Iron is a nutrient that is commonly discussed within pediatrics because it's essential for optimal brain development. If a baby doesn't get enough iron during their first 1,000 days of life there becomes a greater risk of iron-deficient anemia as well as poor motor, language, and cognitive development. One reason iron is suggested as a first food, especially in breastfed babies, is because this nutrient drops significantly in breastmilk around six months. Just like tannins and phytates block absorption of certain nutrients, foods such as whole cereals, spinach, dairy, and eggs block the absorption of iron whereas breastmilk, fermented foods, and vitamin C will boost the absorption of iron. There are two types of iron: heme iron and non-heme iron. Heme iron can only be found in meat and animal-based supplements whereas non-heme iron can be found in plant and animal foods, supplements, formula, and fortified foods. The body absorbs less than 10% of non-heme iron because it must be converted into another form of iron compared to 25% of heme iron from animal-based foods. Many pediatricians recommend fortified cereals as a way to introduce iron into a baby’s diet but compared to meaty foods only 5% of this iron is actually absorbed. This means your baby would need to consume 5x the amount of iron from fortified cereals compared to meat.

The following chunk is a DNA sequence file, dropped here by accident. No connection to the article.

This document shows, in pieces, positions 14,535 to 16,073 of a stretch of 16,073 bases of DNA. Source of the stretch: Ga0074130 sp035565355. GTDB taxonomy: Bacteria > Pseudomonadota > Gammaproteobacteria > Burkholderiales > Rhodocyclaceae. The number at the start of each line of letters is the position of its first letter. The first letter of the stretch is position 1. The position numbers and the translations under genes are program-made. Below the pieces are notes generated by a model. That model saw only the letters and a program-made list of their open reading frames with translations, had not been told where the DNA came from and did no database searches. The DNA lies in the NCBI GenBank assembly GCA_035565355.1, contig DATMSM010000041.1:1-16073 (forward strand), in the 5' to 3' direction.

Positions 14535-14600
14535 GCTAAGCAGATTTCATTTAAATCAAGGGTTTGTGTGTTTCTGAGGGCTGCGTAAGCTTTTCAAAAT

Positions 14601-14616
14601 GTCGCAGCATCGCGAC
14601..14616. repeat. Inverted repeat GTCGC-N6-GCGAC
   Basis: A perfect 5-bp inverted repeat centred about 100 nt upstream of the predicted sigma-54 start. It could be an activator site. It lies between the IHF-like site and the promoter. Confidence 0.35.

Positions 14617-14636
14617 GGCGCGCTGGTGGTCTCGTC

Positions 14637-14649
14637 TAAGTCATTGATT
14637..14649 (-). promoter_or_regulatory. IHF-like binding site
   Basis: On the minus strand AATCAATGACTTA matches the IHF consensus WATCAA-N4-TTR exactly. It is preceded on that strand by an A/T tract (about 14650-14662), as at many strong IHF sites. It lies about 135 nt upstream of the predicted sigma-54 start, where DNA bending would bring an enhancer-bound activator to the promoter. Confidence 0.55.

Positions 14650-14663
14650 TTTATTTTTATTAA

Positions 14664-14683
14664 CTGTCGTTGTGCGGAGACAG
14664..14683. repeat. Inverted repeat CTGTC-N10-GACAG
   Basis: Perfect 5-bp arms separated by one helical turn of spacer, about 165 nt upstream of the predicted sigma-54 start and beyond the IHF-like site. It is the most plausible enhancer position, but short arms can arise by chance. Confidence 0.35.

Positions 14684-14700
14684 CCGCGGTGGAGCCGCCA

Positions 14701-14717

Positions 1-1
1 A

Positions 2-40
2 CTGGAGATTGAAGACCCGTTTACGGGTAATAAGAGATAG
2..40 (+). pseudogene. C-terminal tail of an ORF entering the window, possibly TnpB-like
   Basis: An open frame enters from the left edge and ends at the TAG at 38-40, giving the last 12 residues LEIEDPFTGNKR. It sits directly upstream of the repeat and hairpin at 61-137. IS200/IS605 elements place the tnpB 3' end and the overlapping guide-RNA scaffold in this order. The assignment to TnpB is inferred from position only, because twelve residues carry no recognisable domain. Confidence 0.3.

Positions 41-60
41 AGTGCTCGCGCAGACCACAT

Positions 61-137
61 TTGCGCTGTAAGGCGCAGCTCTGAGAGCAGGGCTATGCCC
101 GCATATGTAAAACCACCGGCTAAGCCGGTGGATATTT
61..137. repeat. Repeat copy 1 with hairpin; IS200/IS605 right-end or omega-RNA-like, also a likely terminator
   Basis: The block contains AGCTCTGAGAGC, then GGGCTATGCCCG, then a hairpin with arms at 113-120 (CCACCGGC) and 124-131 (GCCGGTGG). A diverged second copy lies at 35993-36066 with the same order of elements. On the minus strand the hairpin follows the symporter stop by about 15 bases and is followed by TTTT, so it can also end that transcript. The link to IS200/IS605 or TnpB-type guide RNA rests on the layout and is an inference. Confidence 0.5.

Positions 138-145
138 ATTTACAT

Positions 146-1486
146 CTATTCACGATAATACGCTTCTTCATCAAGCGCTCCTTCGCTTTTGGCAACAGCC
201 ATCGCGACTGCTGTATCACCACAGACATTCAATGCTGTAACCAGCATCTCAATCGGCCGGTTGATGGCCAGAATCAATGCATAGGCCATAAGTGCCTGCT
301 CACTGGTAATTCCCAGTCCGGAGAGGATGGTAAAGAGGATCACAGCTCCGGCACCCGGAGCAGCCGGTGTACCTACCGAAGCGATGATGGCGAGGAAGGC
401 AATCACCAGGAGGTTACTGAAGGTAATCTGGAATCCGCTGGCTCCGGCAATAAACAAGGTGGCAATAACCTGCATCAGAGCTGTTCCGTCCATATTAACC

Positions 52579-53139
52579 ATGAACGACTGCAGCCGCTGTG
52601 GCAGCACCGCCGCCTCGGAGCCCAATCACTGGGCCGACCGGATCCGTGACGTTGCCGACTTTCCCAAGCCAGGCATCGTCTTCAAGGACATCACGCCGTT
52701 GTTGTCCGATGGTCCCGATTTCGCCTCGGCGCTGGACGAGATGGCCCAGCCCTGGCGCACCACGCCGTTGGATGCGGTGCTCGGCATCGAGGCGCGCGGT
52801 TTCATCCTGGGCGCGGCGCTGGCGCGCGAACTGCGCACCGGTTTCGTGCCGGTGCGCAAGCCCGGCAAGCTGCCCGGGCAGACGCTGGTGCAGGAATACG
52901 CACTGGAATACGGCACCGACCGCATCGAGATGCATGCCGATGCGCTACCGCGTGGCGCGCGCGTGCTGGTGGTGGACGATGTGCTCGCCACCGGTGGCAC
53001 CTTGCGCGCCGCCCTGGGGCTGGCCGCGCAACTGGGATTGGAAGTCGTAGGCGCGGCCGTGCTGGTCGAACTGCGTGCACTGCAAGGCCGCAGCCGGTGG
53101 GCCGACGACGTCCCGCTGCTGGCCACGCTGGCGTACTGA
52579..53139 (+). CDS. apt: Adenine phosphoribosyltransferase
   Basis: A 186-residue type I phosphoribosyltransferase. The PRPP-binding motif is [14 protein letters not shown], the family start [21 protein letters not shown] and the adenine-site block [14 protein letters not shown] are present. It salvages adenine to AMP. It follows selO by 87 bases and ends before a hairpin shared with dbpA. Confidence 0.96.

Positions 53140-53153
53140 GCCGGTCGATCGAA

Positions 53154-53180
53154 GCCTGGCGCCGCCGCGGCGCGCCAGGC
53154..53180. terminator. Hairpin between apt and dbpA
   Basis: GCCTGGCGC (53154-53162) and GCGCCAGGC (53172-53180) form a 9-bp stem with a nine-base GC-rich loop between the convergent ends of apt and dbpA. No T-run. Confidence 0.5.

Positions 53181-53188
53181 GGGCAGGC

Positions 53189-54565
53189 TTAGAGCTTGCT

Zinc is another nutrient that is important for optimal brain development but it also plays a role in healthy weight gain and a hardy immune response. The fix for a zinc deficiency is to focus on animal-based foods like meat, shellfish, and liver and avoiding foods that are high in zinc but also contain tannins and phytates such as grains, nuts, and seeds.